Californians Weigh in on PG&E, Wildfires, and Shutoffs

Californians Weigh in on PG&E, Wildfires, and Shutoffs

Change Research California Poll: October 15-October 18, 2019

Key Takeaways: 

​Californians have lost faith in large, Wall Street-driven publicly traded companies to put people first. The plurality of Californians (40%) want the basics — light, power and public safety — to be managed by smaller, regional utilities that will prioritize community interest over investor interest.

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Voters don’t believe in the large utilities’ ability to handle future blackouts. Just 32% believe that utilities know best and should retain autonomy. An equal share believe state regulators should have that power when these outages occur. Another 33% are not sure.

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Sample and Methodology

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Management of wildfire season and the shut downs is clearly dragging down elected officials with only 47% of Californians disapproving of Governor Gavin Newsom’s handling the electrical shutdowns, though his numbers were better than “local elected officials” who came in at 52%.

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When asked what they would like to happen if similar levels of fire danger were to occur, 55% of respondents would be willing to lose power for several days, while 18% of respondents would rather risk a wildfire. 27% of respondents said they were unsure. Republicans were more likely to be willing to risk a wildfire, with 32% of Republicans saying that they would rather risk a wildfire, while only 11% of Democrats and 17% of Independents said that they would rather take the risk.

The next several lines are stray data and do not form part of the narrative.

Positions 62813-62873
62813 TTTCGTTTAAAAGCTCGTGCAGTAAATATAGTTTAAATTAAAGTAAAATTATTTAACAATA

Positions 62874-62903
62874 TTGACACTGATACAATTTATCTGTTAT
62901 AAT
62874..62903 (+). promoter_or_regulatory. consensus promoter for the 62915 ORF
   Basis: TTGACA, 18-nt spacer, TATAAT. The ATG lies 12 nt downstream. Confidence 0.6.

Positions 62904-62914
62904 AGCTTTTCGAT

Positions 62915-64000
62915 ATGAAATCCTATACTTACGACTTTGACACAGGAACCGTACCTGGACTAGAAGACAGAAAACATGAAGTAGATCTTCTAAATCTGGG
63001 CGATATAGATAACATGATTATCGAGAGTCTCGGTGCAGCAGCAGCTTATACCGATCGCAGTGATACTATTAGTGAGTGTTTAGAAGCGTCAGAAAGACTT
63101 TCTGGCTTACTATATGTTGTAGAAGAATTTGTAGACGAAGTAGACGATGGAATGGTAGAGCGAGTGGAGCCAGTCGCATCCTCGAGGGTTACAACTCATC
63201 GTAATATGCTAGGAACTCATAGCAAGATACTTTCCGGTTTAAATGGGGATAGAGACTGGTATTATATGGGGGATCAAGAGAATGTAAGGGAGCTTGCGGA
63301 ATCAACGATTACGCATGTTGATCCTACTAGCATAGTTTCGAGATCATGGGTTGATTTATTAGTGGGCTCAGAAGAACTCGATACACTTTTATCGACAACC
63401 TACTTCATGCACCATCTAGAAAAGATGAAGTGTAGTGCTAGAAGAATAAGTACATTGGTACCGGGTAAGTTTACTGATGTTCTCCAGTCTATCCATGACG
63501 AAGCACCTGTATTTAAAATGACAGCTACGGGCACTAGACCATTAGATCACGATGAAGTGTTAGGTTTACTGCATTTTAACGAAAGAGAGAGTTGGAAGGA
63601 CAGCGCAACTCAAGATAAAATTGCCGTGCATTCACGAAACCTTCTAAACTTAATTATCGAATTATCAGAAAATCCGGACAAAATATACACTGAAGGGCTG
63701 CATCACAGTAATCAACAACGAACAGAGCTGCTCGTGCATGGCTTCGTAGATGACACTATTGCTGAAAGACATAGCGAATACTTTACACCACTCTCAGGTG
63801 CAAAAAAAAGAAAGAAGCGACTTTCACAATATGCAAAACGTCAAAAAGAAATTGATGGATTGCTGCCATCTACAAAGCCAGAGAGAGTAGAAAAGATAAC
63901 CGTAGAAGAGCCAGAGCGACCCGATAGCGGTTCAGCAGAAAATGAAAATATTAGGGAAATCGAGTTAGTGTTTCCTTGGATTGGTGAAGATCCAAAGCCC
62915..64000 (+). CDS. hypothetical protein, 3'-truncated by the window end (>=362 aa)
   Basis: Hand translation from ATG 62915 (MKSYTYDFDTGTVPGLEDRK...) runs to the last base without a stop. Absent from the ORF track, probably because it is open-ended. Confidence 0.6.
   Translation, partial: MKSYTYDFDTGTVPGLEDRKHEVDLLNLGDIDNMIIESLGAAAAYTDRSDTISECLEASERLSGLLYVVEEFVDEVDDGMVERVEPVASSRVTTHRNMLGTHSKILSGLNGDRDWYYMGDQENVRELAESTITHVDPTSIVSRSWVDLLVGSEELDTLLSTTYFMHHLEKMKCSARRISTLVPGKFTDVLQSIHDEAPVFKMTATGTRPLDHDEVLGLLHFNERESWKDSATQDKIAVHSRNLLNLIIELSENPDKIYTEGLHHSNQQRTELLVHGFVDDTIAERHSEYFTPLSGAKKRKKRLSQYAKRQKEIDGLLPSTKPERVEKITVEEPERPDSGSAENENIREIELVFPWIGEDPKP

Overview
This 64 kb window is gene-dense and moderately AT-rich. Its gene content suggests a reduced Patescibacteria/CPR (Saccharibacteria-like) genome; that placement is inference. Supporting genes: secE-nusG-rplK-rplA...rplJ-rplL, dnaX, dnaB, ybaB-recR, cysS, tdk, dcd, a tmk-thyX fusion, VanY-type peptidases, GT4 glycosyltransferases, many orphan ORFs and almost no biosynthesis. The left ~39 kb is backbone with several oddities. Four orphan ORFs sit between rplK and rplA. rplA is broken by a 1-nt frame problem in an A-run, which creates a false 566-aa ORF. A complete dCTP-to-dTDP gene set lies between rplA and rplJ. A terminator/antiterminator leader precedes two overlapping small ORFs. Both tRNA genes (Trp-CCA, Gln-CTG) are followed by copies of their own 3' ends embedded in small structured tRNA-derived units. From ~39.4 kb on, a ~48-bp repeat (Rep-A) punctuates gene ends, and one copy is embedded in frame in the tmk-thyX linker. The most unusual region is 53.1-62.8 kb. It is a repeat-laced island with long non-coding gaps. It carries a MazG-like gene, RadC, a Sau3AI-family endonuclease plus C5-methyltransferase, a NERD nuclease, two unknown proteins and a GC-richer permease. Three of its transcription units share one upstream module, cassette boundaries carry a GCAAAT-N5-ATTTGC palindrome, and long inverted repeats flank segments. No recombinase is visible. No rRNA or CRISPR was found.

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PG&E had a 49% unfavorable rating when we started polling in California in February of this year. 8 months later that has risen to 61% unfavorable. Just 9% rate them favorably. This rejection of PG&E transcends party – 59% unfavorable with Democrats, 65% with Independents, and 61% with Democrats.

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Change Research surveyed 2,605 likely general election voters in California. The margin of error as traditionally calculated is  ± 1.9% for the full sample. Change Research reaches voters via targeted online ads that point people to an online survey instrument. Our Bias Correct Engine dynamically delivers large samples that accurately reflect the demographics of a population. Post-stratification was done on age, gender, ethnicity, region, 2016 primary and presidential vote, and self-reported social media use.